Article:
By Barbara J. Miner
"More African American men are in prison or jail, on probation or parole, than were enslaved in 1850, before the Civil War began." — Michelle Alexander, author of The New Jim Crow, Mass Incarceration in the Age of Colorblindness
The Derek Williams homicide is no longer front-page news. But that doesn’t mean that all-important issues have disappeared about the role of the police and our criminal justice system in communities of color.
Those concerns need to be discussed, even as the federal investigations continue of Williams’ death and possible patterns of civil rights violations.
The police serve an undeniable and all-important function: to serve the community and to protect citizens from crime. But it would be naïve to ignore problems in our criminal justice system that beset not just Milwaukee but urban areas across the country.
What does it mean that more African American men are in prison or jail, on probation or parole than were enslaved in 1850, before the Civil War?
Has our criminal justice system, particularly in urban areas, become a sophisticated form of control rather than protection? To what extent might our criminal justice system contribute to, rather than ameliorate, neighborhood dysfunction in poor communities of color?
These are uncomfortable and disturbing realities, and go far beyond the behavior of any single police office or police chief, or indeed of any one city. They involve much deeper and broader policy decisions at the federal, state and local level.
A national discussion is needed, but one that also reaches into every neighborhood of every city. Including Milwaukee.
JIM CROW AND MASS INCARCERATION
If you haven’t done so already, I encourage you to read Michelle Alexander’s book: The New Jim Crow, Mass Incarceration in the Age of Colorblindness. Whether you agree with her or not, her perspective cannot be ignored.
As Alexander notes in her introduction:
What has changed since the collapse of Jim Crow has less to do with the basic structure of our society than with the language we use to justify it. In the era of colorblindness, it is no longer socially permissible to use race, explicitly, as a justification for discrimination, exclusion, and social contempt. So we don’t. Rather than rely on race, we use our criminal justice system to label people of color ‘criminals’ and then engage in all the practices we supposedly left behind. Today it is perfectly legal to discriminate against criminals in nearly all the ways that it was once legal to discriminate against African Americans. Once you’re labeled a felon, the old forms of discrimination — employment discrimination, housing discrimination, denial of the right to vote, denial of educational opportunity, denial of foot stamps and other public benefits, and exclusion from jury service — are suddenly legal. As a criminal, you have scarcely more rights, and arguably less respect, than a black man living in Alabama at the height of Jim Crow. We have not ended racial caste in America; we have merely redesigned it.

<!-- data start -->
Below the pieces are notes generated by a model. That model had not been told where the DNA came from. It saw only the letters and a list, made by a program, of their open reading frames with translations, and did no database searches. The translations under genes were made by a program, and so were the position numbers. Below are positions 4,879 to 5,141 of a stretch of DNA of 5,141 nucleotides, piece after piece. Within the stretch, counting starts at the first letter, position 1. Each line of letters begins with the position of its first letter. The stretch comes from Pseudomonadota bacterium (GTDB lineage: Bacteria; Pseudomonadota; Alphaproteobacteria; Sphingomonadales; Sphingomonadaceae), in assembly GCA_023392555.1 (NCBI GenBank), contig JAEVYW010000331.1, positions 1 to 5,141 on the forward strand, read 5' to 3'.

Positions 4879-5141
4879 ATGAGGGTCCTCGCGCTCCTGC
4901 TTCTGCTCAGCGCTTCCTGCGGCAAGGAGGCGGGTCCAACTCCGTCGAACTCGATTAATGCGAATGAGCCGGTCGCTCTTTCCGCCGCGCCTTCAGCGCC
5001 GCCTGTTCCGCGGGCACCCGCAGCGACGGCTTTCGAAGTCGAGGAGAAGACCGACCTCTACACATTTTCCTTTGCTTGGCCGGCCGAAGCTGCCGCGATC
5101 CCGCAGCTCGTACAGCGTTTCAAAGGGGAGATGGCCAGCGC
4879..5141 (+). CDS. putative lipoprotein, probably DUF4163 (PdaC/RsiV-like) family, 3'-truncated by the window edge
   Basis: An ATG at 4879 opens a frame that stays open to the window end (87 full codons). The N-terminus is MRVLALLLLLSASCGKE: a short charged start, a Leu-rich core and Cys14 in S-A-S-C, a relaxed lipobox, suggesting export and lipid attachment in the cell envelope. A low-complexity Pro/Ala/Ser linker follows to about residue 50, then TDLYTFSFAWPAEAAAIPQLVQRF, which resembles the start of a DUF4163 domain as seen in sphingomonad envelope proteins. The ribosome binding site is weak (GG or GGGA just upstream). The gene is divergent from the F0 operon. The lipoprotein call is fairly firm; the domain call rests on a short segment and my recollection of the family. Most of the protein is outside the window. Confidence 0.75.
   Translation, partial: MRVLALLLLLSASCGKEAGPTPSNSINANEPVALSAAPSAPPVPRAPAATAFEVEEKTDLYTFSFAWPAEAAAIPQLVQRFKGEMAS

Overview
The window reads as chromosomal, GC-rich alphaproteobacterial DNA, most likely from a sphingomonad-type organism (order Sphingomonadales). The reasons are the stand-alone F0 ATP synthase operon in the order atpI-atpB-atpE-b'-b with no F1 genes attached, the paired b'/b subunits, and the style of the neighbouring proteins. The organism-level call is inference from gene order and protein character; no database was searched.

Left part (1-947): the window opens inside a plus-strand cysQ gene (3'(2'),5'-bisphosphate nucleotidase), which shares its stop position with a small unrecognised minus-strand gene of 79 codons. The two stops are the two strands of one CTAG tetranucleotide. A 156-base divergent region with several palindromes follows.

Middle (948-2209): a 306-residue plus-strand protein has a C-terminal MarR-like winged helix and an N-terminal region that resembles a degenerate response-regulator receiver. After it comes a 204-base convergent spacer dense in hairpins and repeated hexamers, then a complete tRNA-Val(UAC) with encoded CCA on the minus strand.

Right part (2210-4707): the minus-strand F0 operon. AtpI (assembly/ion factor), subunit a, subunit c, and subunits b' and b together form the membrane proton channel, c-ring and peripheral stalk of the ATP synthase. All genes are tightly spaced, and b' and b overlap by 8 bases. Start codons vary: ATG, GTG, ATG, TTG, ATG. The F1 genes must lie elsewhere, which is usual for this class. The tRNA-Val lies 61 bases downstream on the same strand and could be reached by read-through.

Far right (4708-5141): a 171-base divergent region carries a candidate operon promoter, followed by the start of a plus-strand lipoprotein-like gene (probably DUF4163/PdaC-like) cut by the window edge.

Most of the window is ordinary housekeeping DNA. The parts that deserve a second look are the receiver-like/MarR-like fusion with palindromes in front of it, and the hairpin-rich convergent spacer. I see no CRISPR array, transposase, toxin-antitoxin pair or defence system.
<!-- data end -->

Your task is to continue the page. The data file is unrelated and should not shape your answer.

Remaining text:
Among other things, Alexander’s book dissects the repercussions of the painfully misnamed War on Drugs in the 1980s and 1990s — a war that fueled a rise in imprisonment unmatched in human history. By the 21st Century, it became impossible to ignore that the War on Drugs had also morphed into a war on urban communities of color.
By 2005, the United States held roughly 25 percent of the world’s inmates, with an incarceration rate that dwarfed all other country. As Alexander notes in her book, most of the drug users and dealers in the United States are white. Yet roughly two-thirds of those imprisoned for drug offenses have been Black or Latino.
A year ago, former President Jimmy Carter called for an end to the global drug war. In a New York Times opinion, he noted that just before he left office in 1980, there 500,000 people incarcerated in America. “At the end of 2009 the number was nearly 2.3 million,” he wrote.
Milwaukee has not been immune to these national realities, and has become a leader in Black incarceration. In 2005, for instance, Wisconsin had the second highest rate of Black incarceration in the country, fueled by Milwaukee statistics. The rate was more than ten times the rate for whites.
The rise of mass incarceration has significantly impacted Milwaukee’s most-impoverished families and neighborhoods. A 2009 report from the University of Wisconsin-Milwaukee Employment and Training Institute notes that most of the jailed adults in Milwaukee County are in their 20s and 30s — prime working years. African American males particularly affected.
“The absence of many males of prime workforce age and the numbers of men incarcerated and released from state correctional facilities each year have tremendous impact on the earnings and stability of families,” the report states.
The non-profit, non-partisan Sentencing Project notes that changes in sentencing law and policy, not increases in crime rates, explain most of the increase in the prison population in recent decades.
The realities of our criminal justice system “raises a moral problem that we cannot avoid,” argues Glenn C. Loury, a professor of social sciences at Brown University, in his book Race, Incarceration, and American Values. “…We ought to ask ourselves two questions: Just what manner of people are we Americans? And in light of this, what are our obligations to our fellow citizens — even those who break our laws?”
Regardless of what happens in the Derek Williams case, such questions won’t go away
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This blog is cross-posted at the Milwaukee Journal Sentinel Purple Wisconsin project.